Our daughter’s away at respite. The months are winding down and soon she will be too old to go to the centre she’s been to every month for the last couple of years. It’s for young adults only. The time is nearing for more assessments, reviews, wrangling; more looking for another placement when in reality we know there’s very little – if anything – around for her. We’ve planned to tackle the paperwork this weekend. What we really want to do is catch up on sleep, walk, drink coffee and relax. We’ll try to do at at least some of these things. We need a week, not a weekend.

I peer into her room. It’s bright and sunny, colourful – a reflection of her at her best. Books are piled at the foot of her bed, her beanbag is plumped up, fluffy dressing gown hanging on the side of her wardrobe waiting to be worn against the cold evenings to come. Her cd player is switched off, discs carefully tucked away at the back of her dresser out of harm’s way. They can be very biteable in the middle of the night. Her latest thing is dancing in front of the big mirror we’d bought for her room at the residential care home she moved into in 2016.

It’s two years now since she was summarily evicted from there by care providers who didn’t even have the decency to tell us so directly. Instead we were given the news by her funders, on the phone initially. Just four weeks notice to leave. No transition, no discussion. No follow up by home manager or key worker, both we discovered with no previous experience of working in a care home for people with complex needs. The last review meeting we’d had at the home had in fact been positive and we’d been given no inkling that this bombshell was to come. 

Being cast in the role of “too involved parents”   – the principle reason for eviction – was, and still is, hard to deal with. We’ve heard similar stories from parents like us who only want the best for their vulnerable children and adults, and firmly believe in partnership working.

We try not to think of that period, of the weeks and months that followed. It was painful, traumatic, devastating for all of us and the recovery was long. Our formal complaint, eventually escalated to the highest level, resulted in a brief apology for only some of what had happened and left a very bitter taste. Building trust again has been challenging and it’s taken time to get together a solid team of excellent and bright PAs who are keen to work with us to ensure our daughter has a good life.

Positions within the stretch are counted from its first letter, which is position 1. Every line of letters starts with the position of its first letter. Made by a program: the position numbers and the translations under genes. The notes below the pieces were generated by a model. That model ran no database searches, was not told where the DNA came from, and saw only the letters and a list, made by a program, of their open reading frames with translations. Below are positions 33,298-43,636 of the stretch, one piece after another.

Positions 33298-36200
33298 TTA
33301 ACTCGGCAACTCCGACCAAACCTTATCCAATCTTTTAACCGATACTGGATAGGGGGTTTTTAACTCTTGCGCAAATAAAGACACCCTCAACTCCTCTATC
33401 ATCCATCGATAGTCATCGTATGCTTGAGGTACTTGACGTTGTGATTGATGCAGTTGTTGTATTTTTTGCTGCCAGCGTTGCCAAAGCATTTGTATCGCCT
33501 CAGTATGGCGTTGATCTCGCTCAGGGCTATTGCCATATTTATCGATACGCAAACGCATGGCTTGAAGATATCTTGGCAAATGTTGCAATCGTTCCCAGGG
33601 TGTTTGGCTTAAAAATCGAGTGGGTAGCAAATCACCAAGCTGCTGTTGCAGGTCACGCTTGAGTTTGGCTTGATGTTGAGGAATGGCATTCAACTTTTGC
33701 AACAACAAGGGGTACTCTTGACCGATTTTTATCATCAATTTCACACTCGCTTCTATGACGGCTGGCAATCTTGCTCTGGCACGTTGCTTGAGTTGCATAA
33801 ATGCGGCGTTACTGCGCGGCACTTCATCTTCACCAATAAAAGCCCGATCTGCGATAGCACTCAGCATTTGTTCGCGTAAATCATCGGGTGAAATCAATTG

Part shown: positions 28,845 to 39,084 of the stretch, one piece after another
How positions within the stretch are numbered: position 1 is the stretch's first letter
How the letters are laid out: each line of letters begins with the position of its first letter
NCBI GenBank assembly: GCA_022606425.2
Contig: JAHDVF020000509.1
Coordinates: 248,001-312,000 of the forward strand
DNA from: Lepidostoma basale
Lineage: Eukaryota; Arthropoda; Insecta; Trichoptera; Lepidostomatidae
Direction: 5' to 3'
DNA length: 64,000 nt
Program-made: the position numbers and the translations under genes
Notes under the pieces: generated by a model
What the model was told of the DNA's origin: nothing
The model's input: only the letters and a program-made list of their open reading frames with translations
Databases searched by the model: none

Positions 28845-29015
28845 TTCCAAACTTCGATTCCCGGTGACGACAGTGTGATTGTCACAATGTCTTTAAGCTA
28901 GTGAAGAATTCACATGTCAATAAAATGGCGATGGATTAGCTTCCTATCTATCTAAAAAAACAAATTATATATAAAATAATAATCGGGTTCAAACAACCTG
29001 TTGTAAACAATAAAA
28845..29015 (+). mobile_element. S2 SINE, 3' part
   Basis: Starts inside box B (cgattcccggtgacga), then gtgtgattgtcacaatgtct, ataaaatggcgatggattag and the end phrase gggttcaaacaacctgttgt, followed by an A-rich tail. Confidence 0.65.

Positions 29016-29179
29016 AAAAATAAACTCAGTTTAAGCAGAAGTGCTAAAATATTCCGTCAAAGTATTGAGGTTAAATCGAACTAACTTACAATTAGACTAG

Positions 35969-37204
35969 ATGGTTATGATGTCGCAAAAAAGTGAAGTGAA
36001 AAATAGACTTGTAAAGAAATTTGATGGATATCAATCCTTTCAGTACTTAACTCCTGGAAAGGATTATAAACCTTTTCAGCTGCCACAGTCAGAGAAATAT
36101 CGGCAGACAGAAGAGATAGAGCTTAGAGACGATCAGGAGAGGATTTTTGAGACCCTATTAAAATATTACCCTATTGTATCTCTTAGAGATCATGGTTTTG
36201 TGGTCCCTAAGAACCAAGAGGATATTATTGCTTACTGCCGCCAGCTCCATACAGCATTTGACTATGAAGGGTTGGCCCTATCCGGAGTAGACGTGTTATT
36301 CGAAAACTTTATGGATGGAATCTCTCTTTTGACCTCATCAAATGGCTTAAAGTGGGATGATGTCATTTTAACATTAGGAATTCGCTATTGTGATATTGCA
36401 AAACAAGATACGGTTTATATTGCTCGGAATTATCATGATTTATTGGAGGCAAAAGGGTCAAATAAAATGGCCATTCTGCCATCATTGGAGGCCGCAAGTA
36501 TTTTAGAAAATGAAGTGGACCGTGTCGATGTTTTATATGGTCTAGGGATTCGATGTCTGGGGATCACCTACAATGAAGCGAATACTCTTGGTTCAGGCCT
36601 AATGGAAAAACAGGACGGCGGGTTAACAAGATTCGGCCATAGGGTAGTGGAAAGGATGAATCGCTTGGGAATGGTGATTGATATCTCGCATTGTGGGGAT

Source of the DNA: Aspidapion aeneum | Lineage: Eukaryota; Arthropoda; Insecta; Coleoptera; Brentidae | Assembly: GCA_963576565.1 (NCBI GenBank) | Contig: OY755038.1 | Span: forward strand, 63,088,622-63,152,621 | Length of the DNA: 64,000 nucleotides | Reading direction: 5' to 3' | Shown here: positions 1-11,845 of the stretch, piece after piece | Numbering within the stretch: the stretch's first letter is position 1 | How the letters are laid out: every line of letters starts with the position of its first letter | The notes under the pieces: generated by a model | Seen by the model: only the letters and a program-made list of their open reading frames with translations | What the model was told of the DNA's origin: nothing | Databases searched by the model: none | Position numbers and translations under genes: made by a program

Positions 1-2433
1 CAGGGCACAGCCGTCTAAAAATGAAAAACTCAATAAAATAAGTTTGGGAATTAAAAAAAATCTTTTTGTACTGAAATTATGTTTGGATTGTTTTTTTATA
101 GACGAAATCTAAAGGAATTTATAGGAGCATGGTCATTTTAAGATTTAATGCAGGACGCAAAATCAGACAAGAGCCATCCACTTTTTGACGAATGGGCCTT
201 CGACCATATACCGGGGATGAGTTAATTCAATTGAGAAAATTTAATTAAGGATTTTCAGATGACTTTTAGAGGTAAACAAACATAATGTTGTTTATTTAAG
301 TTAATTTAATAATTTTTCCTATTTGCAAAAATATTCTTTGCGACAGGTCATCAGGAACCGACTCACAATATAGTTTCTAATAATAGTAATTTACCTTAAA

Now we are back to looking at the future, albeit only for respite. Once again our daughter is to be evaluated in terms of her needs, the risks her disabilities and health issues pose to her and others – and ultimately the financial cost to whoever funds her. The process makes us extremely anxious. She’s in such a great place at the moment. Why rock the boat?

A call comes through from the respite centre. “It’s nothing to worry about, just a meds question,” says the support worker. “She’s absolutely fine. She’s been dancing…”

Leave a Reply

Please note: our response to comments will be for general information purposes only and does not constitute legal advice.

Your email address will not be published. Required fields are marked *

Share this post


askRL: Q&A series


Child Trust Fund Access

Court of Protection

Developing Vulnerability Series

Disabled and Vulnerable People

Estate Administration Series

Finance and Investment

Guest Blog Posts

Individuals and Families

Later Life

Life in our bubble

Planning for the Future

Power of Attorney

Real families, real stories

Renaissance Legal News

Transition Series

Wills and Trusts